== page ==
Presidential candidate Elizabeth Warren recently announced her plan to break up the big tech corporations of Silicon Valley, arguing that their increased size was an example of monopolization.
This proposal is just another one in the growing tide of the hipster antitrust movement. We’ve been here before, say the antitrusters. In the early 20th century, near the peak of the Gilded Age, giant monopolies and cartels slowed down the economy and reached record profits. Teddy Roosevelt (a Republican, as the Right seems to love mentioning, even though he was a progressive Republican) rolled up his sleeves and starting waving around his trust-busting stick and broke up the monopolies. We then had decades of unprecedented growth and increases in living standards.
Of all the recent proposals to fix the economy, the hipster anti-trust movement seems to be the one with the most political oomph behind it. The economy is suffering from slow wage growth, shrinking small business starts, and corporate profits stand at an all-time high while innovation seems to have shrunk in most sectors. Tim Wu’s The Curse of Bigness has been popping him over the media sphere, while an influential Yale Law Journal article has been making the rounds, for the case that current “consumer welfare” standards aren’t up to the task of dealing with free services or services with price discrimination like Amazon, which has different prices for each customer.
Unlike remedial technocratic solutions like the “work-centered economy” as displayed by Oren Cass in The Once and Future Worker, or the “Free Market Welfare-State” as designed by Samuel Hammond, both of which falter somewhat by seeming to be concessions by the Right to the Left, Warren’s proposal wins by creating the clear enemy of Big Business. There seems to be a case that in most industries, large corporations have been using their size to gain monopoly profits and rent-seek, rather than gaining profits through the ideal of providing better goods or services to the American public.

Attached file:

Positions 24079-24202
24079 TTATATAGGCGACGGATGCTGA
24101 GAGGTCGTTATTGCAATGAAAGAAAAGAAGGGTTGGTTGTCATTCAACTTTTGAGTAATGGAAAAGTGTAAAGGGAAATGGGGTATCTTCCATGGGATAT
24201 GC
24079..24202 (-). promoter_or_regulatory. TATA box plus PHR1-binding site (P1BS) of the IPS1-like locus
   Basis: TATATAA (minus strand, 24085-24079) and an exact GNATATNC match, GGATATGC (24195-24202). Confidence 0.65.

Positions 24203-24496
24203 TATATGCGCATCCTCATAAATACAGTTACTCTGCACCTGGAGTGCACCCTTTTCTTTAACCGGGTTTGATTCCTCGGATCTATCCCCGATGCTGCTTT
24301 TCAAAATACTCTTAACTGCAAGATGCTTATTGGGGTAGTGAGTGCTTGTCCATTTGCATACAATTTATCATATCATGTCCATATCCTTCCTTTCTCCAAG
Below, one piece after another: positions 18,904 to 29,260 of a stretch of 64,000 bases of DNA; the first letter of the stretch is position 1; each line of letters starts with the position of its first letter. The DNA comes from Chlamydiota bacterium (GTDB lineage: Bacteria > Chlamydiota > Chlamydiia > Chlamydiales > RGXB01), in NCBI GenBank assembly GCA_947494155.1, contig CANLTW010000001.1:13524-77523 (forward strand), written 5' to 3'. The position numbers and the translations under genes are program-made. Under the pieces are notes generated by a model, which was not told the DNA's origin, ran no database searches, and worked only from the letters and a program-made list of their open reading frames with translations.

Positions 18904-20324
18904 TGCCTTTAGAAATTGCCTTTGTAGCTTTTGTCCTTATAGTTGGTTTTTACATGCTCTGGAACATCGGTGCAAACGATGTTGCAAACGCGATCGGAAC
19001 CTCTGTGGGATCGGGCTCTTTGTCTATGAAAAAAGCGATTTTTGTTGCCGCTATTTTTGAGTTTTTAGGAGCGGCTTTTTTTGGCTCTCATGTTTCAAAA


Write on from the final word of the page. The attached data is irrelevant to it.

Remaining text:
That “most industries” part is key. One of the strangest parts about Warren’s proposal was her decision to focus on the tech industry. While there’s some growing bipartisan anger against Facebook (Republicans because of “censoring”, Democrats because of “Russia”), the fact remains that the big Tech companies remain reliably popular in the public’s eye. 63% of all Americans still believe that Big Tech has done more good than bad for society.
Big Tech disproportionately creates the innovation and good wages that drive our economy forwards. While there have been a number of recent public scandals, corporations like Facebook have always apologized and given the impression of reform, rather than (for example) companies like Exxon, which operate much the same after oil spills. In addition, many of Warren’s proposals imply turning Silicon Valley into it’s European counterparts; non-existing. Why should we break up one of our most innovative and productive sectors of our economy? A clearer version of these criticisms can be found in this blog post at truthonthemarket.com.
What Elizabeth Warren’s fascination with Silicon Valley shows is the fraying between two segments of the Democrat coalition: the populist progressive movement and their instinct on attacking wealth, and their billionaire allies, who have only recently shown apprehension at the leftwards shift of the party. There’s no reason that Alexandria Ocasio-Cortez should be on the same side as the party which is disproportionately funded by Silicon Valley and Wall Street, after all.
What I foresee is that this move to break up Big Tech rather than Walmart or General Motors signifies the shift of the constituency of the Democrat party. If the Republican party under Trump stands as anger towards the liberal elite, maybe there’s a space for Elizabeth Warren to join arms with Tucker Carlson. The Democrat party may entrench itself as the party of the upper-middle class technocracy, and attract segments of the former GOP like the NeverTrumpers, the Neocons, and the Libertarians who formerly stood as it’s establishment.
After all, Ted Cruz seems to have a certain new fondness for Elizabeth Warren.